Yar! There be spoilers ahead.
My first memory of anything Harry Potter was during my first few days at the credit card company I used to work for – or rather the first couple of weeks as I know my training period was over. I walked into cube-land and my trainer was propped up in his little space reading one of the Potter books. He sort of sheepishly smiled at me, admitted he was reading a “kids” book, but added that it was really easy to read, and he needed something breezy to fill his time at work.
This was a call center, you understand, and there was always some dead time while the dialer dialed looking for a real, live person to talk to.
I obviously knew about Harry Potter then because I understood what book he was reading, and the reasons he was a little sheepish about it. It is funny now to think any adult might be embarrassed about reading a Potter book, as it seems all of us have now read most of the series.
A year or two or three later I went to a midnight release party at Borders for one of the books. I’m guessing it was Prisoner of Azkaban, but it might have been the fourth one as my memory and knowledge of release dates is fuzzy. I still had not read any of the books, and only went because some friends had invited me, and it seemed like it might be fun.
It was. It was hugely crowded in the middle of the night and everyone sort of lingered around feeling the great amount of buzz in the room. There were kids dressed up as Harry and adults dressed up as Dumbledore. It all seemed strange and weird and fun.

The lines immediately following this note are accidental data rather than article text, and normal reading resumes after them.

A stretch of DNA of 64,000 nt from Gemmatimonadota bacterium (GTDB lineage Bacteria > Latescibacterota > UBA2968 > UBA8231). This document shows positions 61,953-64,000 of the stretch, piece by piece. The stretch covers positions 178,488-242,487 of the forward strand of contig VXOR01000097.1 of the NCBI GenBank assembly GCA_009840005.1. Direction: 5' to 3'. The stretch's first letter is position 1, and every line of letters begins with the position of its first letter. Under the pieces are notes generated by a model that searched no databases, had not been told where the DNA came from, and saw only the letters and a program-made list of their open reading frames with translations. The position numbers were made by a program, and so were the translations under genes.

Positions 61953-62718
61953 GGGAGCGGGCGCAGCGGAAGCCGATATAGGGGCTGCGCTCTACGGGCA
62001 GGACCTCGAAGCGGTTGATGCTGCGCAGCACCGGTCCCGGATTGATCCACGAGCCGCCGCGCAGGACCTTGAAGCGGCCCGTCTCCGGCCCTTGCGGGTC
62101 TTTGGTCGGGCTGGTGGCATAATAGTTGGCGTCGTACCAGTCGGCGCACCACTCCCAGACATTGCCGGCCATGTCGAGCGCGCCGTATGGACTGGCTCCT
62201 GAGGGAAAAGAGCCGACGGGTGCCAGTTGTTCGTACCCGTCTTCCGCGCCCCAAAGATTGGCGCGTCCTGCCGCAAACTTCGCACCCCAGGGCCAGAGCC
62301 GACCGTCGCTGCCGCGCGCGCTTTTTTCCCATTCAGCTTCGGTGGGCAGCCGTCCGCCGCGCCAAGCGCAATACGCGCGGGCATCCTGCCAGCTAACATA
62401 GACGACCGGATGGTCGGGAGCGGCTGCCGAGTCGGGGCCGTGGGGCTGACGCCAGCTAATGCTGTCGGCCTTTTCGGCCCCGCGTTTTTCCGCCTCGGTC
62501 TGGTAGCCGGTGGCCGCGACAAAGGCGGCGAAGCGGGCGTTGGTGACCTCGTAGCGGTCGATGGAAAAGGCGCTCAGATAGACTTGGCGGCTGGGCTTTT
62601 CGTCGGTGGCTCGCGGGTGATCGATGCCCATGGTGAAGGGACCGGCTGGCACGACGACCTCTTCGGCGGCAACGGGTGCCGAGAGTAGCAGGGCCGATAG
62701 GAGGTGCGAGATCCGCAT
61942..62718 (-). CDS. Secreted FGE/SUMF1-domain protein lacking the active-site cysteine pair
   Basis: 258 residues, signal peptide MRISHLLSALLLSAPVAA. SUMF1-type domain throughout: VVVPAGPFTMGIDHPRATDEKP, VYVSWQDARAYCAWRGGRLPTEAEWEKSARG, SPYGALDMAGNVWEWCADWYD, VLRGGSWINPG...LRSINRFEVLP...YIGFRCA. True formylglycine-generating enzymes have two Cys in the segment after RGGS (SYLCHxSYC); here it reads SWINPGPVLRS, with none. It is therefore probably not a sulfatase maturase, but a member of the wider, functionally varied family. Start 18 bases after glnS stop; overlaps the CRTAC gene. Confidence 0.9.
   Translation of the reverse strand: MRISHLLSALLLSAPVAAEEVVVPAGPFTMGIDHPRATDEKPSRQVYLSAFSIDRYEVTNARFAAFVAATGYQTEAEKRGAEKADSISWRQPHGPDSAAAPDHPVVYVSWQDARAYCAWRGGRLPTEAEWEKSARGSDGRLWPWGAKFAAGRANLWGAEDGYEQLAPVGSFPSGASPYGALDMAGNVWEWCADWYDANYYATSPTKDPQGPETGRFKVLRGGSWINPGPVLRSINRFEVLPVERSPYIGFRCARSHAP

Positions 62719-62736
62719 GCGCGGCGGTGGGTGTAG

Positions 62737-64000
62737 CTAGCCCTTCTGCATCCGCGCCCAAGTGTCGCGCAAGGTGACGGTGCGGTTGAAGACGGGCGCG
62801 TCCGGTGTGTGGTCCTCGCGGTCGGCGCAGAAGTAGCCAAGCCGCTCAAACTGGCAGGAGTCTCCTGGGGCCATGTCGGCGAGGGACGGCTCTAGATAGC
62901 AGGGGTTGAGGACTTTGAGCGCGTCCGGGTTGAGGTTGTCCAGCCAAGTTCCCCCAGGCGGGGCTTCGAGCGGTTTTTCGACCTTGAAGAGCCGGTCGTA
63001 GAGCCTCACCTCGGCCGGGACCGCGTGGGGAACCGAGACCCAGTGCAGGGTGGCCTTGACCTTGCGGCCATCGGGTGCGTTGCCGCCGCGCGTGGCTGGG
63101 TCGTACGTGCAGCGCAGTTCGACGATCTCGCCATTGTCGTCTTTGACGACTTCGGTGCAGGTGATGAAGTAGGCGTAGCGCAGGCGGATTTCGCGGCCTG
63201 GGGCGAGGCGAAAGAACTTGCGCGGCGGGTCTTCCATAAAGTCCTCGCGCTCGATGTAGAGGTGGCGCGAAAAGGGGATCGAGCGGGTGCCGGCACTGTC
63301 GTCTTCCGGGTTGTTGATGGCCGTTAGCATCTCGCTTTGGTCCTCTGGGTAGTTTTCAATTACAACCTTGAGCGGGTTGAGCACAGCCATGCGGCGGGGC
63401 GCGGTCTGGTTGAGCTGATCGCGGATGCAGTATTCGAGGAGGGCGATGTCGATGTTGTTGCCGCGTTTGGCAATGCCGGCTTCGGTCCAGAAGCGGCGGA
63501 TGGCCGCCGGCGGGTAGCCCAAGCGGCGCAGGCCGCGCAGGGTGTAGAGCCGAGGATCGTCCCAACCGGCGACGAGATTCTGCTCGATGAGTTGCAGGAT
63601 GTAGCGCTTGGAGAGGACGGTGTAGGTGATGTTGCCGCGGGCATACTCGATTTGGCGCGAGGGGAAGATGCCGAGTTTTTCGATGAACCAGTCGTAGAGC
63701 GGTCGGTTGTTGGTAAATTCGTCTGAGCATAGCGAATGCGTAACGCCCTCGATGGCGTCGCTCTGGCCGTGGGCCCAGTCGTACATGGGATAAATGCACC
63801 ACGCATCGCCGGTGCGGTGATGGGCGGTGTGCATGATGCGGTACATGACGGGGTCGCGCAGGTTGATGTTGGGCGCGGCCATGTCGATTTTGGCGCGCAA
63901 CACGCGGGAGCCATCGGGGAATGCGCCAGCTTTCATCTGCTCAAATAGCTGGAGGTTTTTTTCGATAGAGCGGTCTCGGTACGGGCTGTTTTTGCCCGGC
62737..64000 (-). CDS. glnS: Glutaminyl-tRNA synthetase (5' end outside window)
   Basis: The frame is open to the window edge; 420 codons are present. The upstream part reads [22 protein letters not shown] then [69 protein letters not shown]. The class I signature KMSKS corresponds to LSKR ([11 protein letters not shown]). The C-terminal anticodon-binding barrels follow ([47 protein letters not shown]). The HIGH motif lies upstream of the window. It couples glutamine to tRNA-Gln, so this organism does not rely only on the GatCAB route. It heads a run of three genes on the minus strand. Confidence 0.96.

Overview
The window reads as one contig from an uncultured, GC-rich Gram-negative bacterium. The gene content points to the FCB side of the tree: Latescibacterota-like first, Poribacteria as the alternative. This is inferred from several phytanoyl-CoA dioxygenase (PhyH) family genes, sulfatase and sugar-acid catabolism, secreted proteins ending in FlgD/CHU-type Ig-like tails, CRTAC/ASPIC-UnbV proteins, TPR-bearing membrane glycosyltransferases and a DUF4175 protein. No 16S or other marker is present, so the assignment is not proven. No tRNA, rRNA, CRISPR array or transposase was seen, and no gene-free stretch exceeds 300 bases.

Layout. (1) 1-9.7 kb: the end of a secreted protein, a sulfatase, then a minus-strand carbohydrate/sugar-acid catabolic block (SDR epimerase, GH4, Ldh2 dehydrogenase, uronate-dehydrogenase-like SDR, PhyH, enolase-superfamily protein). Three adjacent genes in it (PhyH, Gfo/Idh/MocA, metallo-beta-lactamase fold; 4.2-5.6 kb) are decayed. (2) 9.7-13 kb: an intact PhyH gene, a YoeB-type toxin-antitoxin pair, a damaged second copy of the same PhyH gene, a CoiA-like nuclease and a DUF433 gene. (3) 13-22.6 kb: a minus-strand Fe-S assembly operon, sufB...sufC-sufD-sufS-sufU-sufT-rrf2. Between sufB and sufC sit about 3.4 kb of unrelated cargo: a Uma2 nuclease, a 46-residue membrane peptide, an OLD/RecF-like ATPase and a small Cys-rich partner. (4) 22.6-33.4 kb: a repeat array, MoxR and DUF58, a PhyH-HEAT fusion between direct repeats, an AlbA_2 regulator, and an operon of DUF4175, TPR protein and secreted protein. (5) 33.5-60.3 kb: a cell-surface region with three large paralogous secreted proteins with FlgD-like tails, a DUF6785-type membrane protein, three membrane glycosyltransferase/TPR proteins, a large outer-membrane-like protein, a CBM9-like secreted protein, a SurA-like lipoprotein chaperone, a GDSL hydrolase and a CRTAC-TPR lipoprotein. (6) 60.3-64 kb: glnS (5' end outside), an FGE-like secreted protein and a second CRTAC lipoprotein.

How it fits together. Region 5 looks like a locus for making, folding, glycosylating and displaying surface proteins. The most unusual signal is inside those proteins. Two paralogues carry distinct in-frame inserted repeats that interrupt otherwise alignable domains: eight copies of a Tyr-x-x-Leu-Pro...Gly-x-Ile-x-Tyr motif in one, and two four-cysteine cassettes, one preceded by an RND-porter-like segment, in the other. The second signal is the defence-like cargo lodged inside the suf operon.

Through a few more years the Harry Potter mania grew and I kept thinking I should read them, but my interest wasn’t incredibly high over the whole deal. I did borrow the first movie from a friend and set out to watch it, but my wife told me we had to read the books first. The movie was returned and I bought the first five books for Christmas.
There they sat for many a month while I read other things and my wife studied. Eventually I rented the movie and said we were going to watch it regardless of never cracking the book.
I wasn’t really impressed. I liked the concept of the story, and most of the actors were pretty good, but the direction was kind of plodding and the effects were lousy. The troll in the bathroom was some of the worst CGI I had ever seen.
Still it made me want to read the books, and I eventually started on Harry Potter and the Sorcerers Stone. This was sometime around Halloween, 2006. I zipped through the first book and started the second. Halfway through we rented the second film and it was much improved, but still a little plodding. I’ve always been one who enjoys reading a book after watching the movie version. That’s the only way I don’t mind knowing the ending, and I like the visual aspect the movie gives me on the book. But after that, I completed the book before watching the movie.
My wife also began reading the books and eventually she caught up with me. We then had many an argument over whose turn it was to read.